From The New York Times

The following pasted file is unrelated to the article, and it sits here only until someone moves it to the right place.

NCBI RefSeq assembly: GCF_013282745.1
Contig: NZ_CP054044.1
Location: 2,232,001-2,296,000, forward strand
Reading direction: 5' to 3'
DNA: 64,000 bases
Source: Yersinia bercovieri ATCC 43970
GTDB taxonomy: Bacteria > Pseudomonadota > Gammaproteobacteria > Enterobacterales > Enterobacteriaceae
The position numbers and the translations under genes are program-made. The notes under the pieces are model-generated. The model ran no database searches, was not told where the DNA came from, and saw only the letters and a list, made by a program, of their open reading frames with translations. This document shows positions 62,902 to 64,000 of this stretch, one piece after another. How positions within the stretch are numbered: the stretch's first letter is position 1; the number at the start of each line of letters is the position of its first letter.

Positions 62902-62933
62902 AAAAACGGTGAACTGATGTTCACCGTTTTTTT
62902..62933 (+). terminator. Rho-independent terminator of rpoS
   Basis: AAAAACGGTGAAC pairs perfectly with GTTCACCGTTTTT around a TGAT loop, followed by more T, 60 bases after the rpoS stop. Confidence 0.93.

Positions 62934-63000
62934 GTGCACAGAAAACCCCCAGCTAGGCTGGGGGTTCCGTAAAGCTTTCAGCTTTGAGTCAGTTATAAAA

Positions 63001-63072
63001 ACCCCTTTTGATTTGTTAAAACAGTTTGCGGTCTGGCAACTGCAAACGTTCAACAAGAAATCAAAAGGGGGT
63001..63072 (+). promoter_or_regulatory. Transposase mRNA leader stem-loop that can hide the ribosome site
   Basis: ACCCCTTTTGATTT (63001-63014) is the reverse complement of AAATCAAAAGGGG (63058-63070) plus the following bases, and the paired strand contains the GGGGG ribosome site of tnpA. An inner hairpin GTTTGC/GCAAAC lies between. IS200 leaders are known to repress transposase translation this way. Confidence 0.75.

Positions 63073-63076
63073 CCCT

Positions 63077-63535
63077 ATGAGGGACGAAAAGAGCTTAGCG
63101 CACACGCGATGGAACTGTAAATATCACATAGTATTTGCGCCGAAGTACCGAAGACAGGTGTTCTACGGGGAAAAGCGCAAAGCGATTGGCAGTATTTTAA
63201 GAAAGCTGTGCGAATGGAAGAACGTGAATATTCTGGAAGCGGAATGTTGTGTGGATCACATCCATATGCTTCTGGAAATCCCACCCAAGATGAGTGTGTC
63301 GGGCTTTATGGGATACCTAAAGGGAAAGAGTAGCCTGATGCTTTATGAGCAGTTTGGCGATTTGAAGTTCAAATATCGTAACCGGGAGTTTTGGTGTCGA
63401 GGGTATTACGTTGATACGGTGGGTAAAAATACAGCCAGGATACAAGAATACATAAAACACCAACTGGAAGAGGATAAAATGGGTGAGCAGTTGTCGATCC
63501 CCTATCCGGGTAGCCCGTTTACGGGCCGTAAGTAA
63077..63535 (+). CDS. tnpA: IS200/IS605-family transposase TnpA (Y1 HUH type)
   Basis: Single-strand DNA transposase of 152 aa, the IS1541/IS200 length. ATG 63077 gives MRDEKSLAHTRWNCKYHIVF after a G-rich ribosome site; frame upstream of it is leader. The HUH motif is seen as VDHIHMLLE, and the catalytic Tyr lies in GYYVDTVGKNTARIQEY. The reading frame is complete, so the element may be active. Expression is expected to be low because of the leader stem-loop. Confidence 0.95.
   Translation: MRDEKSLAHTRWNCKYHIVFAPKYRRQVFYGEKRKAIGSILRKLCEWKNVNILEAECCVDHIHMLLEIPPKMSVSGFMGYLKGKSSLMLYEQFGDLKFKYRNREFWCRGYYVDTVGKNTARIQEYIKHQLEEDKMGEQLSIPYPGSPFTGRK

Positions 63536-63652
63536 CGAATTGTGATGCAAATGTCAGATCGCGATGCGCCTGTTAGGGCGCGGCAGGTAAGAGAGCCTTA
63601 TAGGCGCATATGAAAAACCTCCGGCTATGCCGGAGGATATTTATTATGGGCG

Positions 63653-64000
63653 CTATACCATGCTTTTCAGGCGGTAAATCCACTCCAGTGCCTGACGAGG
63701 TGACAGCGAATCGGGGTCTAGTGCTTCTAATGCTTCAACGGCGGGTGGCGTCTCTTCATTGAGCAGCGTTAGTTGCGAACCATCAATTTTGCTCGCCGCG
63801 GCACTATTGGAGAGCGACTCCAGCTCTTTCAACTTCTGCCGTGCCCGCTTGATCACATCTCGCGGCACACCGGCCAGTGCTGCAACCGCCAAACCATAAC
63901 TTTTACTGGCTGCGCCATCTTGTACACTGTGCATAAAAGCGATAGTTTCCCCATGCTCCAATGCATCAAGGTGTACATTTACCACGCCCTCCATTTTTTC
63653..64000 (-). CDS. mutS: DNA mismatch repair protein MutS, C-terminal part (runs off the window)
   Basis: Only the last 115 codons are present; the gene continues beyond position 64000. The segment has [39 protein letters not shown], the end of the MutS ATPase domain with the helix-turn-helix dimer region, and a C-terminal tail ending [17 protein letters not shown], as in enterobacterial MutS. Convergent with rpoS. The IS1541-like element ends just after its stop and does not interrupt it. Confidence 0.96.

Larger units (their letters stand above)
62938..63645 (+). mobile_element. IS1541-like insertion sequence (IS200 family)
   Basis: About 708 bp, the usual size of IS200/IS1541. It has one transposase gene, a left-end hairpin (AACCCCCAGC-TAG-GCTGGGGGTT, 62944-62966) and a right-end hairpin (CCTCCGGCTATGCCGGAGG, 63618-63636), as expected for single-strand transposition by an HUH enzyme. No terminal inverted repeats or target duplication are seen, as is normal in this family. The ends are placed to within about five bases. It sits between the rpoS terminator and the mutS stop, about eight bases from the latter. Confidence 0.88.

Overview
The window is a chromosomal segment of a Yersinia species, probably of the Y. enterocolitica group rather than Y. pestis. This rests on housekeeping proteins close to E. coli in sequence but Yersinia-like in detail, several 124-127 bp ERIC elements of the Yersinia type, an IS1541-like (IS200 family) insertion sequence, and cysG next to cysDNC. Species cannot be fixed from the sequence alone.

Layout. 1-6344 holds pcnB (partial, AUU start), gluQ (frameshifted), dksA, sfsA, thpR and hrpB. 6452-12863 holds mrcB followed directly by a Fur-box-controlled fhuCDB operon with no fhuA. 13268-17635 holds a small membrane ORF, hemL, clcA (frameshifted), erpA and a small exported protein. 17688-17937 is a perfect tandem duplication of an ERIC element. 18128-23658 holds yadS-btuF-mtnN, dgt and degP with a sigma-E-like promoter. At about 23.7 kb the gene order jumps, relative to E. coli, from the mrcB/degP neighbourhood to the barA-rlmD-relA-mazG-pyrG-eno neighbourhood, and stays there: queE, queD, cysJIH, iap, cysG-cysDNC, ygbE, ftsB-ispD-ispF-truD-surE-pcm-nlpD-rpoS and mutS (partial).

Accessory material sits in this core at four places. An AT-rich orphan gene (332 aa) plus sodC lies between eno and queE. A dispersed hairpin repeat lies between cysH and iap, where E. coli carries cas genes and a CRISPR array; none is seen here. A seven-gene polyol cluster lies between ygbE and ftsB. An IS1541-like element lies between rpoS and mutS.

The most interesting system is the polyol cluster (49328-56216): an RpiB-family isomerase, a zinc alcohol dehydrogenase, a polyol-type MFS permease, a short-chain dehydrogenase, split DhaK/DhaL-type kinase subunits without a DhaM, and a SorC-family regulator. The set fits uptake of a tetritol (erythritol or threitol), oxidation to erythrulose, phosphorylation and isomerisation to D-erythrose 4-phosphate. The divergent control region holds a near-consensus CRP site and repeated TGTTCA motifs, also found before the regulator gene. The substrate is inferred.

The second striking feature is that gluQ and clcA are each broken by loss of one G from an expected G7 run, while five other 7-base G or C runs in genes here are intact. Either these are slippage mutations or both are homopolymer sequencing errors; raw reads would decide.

In what is believed to be the first lawsuit of its kind, a public library is being sued for having failed to restrict young patrons' access to the Internet. The lawsuit was filed following an incident in which a 12-year-old boy is said to have downloaded sexually graphic images from computers at a Livermore, Calif., library, and then printed them at a relative's home. \n The suit, filed May 28 in California State Superior Court in Alameda County, asks among other things that Livermore officials be barred from spending public money on the city's public library computer system so long as minors can use it to find sexual material considered "harmful to minors" under California law. \n "The library is violating its basic duty to the community: to provide a safe place to acquire knowledge," said Michael D. Millen, a lawyer who brought the case on behalf of a mother identified only as "Kathleen P." in court papers. \n The suit does not directly ask that the library be required to use filters -- software products that block access to Internet content deemed inappropriate. But in a letter to the city, Millen suggested that one solution would involve the use of filters. \n A lawyer for the city said the library intends to aggressively defend its current practice of providing open Internet access to all patrons, because library board officials, in keeping with the policy of the American Library Association, believe there is no mechanism for cordoning off arguably offensive material without also trampling on basic free speech rights. \n "There is no effective way of screening the Internet without interfering with First Amendment rights," said Daniel G. Sodergren, the assistant city attorney for Livermore. "Filters take out material protected by the First Amendment." \n Nonetheless, the suit suggests that American public libraries are now between a legal rock and a hard place, as some patrons demand filters while others ask the courts to ban them. Late last year, in a federal case that could be seen as the mirror opposite of the Livermore suit, the Loudoun County, Va., public library system was sued by some patrons for providing only filtered access to the Internet. That case is still pending, but the anti-filtering forces have won an important preliminary court victory. \n Millen says that his client's son, identified as "Brandon P.", now 13, visited the Civic Center main library branch of Livermore over a period of about 10 days last June and used computers there to visit Internet sites containing sexually graphic images. The boy downloaded the images onto a disk, used a relative's computer to reproduce them on paper and showed them to friends, according to Millen. \n He said the boy obtained "several dozen" images, and that they ranged from mildly pornographic depictions of semi-clothed women, to what he considers obscenity: images of fully-nude women engaged in sexual encounters. \n Millen believes that most of these images run afoul of California law, either because they are obscene, a legal term referring to graphic sexual material that has no free speech protection, even for adult viewing, or because they are "harmful to minors," material that is protected for adults, but not for those under 18 years of age. \n But determining what is "obscene" or "harmful to minors" is a matter for juries and judges to decide, not individuals like Millen, asserted Ann Brick, staff attorney for the American Civil Liberties Union of Northern California, which is watching the Livermore case closely.